Revisiting Rural: The Subdivision that Built a Community
This is the first story in Revisiting Rural, a series which explores success stories from the Housing Assistance Council’s 50 years of helping build rural communities.
Over 600 billion gallons of water flow through the Rio Grande every year. In Alamosa, Colorado, however, the river is narrow enough to skip rocks across. Alamosa lies in southern Colorado’s San Luis Valley just south of the river’s headwaters. Almost 10,000 people call Alamosa home.
Since 1971, Community Resources and Housing Development Corporation (CRHDC) has served the housing needs of Alamosa and the entire San Luis Valley. But, in 1997, CRHDC had a problem: they ran out of land.
Like many rural affordable housing organizations, CRHDC operated a self-help housing program with financing from the Housing Assistance Council (HAC). Under the self-help model, new homeowners help build their homes. This “sweat equity” takes the place of a traditional cash down-payment, keeping costs low and making the home more affordable. At first, HAC helped CRHDC fund scattered-site development, forming a patchwork of affordable homes across Alamosa. But, by the late 1990s, the limited supply of available lots in city limits had been exhausted. This left CRHDC with only one viable option: building a subdivision in a previously undeveloped side of town.
CRHDC had never built a subdivision before, but we were eager to help them learn to solve the challenges this new type of development would pose. HAC regularly provides both loans and technical assistance to support self-help housing construction across rural America. Plus, many of our self-help loans are up to 90% forgivable if the project’s production goals are met. In 1998, we lent $300,000 to fund the subdivision’s construction—the plan called for forty homes, roads to connect them, and utilities to keep them livable. With our lending, CRHDC’s vision, and homebuyers’ hard work, a subdivision known as El Milagro was born.
Over the next four years, an empty parcel of land was built into a neighborhood. To this day Janet Lucero, CRHDC’s Director of Single-Family Development, runs into the El Milagro families all around Alamosa. They’re proud of the homes they built—that’s why Janet still gets invited to see their landscaping, remodeling, and add-ons.
HAC takes pride in helping community organizations grow their capacity to serve their neighbors. HAC partnered with CRHDC to build the capacity of their farm labor housing program while it was still in its early stages. Today, CRHDC provides similar technical assistance to other housing organizations’ farm labor programs.
El Milagro was a turning point for CRHDC. When asked where his organization would be if it weren’t for El Milagro, CRHDC’s Executive Director Arturo Alvarado said that “it’s hard to imagine CRHDC today if it weren’t for that subdivision.” The lessons learned, the results realized, and the new form of development renewed CRHDC’s capacity for impact.
HAC’s loan and the subdivision it helped build have touched far more lives than those of the 40 families who built their homes. Alamosa has grown considerably over the last two decades, with new development bringing more opportunity to the town’s residents. The El Milagro neighborhood has grown into a community. Developing affordable homes throughout Alamosa has helped the entire town. “The side of town we build on is the side that’s growing,” noted Curtis Schneider, Director of Accounting and Finance for CRHDC.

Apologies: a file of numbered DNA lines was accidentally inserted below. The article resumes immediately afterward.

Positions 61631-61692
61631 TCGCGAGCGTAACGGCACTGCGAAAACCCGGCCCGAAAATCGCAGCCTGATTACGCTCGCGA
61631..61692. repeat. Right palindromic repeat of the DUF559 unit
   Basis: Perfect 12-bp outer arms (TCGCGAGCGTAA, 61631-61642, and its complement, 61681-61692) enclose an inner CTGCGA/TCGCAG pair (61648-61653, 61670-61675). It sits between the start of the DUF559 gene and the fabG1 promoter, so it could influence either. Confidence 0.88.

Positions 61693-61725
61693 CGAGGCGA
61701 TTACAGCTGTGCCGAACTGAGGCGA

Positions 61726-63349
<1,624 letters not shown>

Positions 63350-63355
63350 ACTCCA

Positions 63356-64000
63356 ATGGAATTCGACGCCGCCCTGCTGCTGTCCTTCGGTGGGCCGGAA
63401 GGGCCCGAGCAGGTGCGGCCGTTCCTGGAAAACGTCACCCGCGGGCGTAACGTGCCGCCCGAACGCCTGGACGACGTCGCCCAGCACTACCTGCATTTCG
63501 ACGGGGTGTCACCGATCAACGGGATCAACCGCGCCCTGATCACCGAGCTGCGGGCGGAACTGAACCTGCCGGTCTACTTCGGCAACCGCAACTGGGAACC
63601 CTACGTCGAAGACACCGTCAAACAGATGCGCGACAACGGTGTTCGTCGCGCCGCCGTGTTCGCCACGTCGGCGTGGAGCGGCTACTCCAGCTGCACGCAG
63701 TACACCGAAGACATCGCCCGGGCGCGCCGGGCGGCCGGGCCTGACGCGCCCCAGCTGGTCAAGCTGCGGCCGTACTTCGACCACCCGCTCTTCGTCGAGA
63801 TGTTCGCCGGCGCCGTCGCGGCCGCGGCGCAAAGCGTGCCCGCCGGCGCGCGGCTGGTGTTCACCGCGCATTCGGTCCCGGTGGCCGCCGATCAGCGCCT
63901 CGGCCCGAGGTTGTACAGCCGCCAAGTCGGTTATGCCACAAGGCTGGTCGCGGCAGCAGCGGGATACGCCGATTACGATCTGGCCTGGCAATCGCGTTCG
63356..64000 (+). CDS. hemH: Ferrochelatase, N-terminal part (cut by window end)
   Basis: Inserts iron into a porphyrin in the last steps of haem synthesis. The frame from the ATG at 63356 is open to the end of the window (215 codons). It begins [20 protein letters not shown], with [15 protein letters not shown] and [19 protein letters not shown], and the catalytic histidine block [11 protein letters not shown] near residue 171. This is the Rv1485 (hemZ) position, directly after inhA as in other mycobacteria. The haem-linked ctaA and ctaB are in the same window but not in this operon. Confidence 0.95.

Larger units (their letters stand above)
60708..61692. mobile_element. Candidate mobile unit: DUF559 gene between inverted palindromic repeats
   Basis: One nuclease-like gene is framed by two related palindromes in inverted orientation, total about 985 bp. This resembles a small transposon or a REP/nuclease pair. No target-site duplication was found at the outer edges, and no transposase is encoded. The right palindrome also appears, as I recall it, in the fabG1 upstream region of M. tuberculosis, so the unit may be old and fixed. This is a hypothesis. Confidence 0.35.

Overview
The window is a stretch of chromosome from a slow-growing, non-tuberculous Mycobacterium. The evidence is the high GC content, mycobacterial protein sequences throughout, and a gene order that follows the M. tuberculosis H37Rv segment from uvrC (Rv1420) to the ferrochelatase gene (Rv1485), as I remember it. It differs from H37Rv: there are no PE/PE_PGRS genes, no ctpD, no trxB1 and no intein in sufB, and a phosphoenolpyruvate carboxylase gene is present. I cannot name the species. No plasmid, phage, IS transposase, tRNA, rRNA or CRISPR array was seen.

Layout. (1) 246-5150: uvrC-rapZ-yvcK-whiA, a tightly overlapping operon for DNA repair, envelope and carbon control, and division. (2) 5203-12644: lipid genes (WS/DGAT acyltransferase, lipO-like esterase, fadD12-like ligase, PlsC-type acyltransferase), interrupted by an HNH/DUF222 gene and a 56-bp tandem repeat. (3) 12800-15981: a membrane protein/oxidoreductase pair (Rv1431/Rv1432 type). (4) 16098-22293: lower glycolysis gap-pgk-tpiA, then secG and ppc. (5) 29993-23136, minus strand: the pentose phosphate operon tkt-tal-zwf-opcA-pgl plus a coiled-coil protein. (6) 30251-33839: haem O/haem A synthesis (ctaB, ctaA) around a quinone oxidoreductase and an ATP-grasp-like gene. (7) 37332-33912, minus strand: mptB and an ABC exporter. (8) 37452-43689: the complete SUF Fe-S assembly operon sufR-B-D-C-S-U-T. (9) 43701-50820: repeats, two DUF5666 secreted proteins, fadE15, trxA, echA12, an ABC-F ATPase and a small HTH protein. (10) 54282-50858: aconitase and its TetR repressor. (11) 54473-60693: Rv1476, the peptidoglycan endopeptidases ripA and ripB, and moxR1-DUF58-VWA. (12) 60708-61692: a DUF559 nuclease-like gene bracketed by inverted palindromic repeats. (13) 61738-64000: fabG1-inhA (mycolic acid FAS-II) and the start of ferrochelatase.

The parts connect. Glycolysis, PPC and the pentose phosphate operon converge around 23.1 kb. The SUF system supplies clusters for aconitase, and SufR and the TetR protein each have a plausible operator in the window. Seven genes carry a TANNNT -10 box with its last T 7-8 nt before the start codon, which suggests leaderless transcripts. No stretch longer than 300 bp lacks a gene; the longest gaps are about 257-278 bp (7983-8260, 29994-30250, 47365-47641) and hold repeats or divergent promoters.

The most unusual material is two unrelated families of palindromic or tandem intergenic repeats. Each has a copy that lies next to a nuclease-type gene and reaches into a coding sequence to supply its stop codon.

In addition to economic opportunity, El Milagro has brought quality of life improvements to Alamosa. As Alvarado noted, they “build more than homes.” CRHDC builds communities where children can play, where families can grow, and where life can be lived. Over the last few years, the City of Alamosa has even invested in two new parks near CRHDC-built communities.
HAC is proud to have been a part of El Milagro’s development. As HAC’s Director of Lending Eileen Neely laid out, “Investing in affordable homes doesn’t just help the families who live in them. It also builds the community and the capacity of groups like CRHDC. They’re a great example of the principle we see with our partners across rural America.”
HAC’s and CRHDC’s work is as necessary as ever. Over the last decade, Alamosa has grown considerably, but new home construction hasn’t kept pace. A recent housing needs assessment found that Alamosa needs over 540 new affordable homes to meet current demand. This lack of affordable homes has become so drastic that CRHDC regularly works with families who’ve qualified for mortgages as high as $250,000 but who cannot find any homes for sale at that price. At the same time, rising costs for building materials have pushed CRHDC’s construction prices up 20% in the last two years alone. Amazingly, over the last decade, one in ten new homes built in the San Luis Valley were built by CRHDC.
Today, CRHDC is still going strong. Even during the COVID-19 pandemic, “we never stopped building,” Alvarado explained. Across Alamosa and the entire San Luis Valley, HAC’s and CRHDC’s impact is evident. It’s felt when self-help families thank CRHDC staff at title companies, construction suppliers, diners, and hotels. It’s there every winter when affordable housing construction continues in the snow long after others have stopped for the season. Building homes is “more than just four walls. It touches every aspect of a community,” Alvarado noted. At HAC, we believe that building affordable homes strengthens entire communities. El Milagro is proof of this principle in action.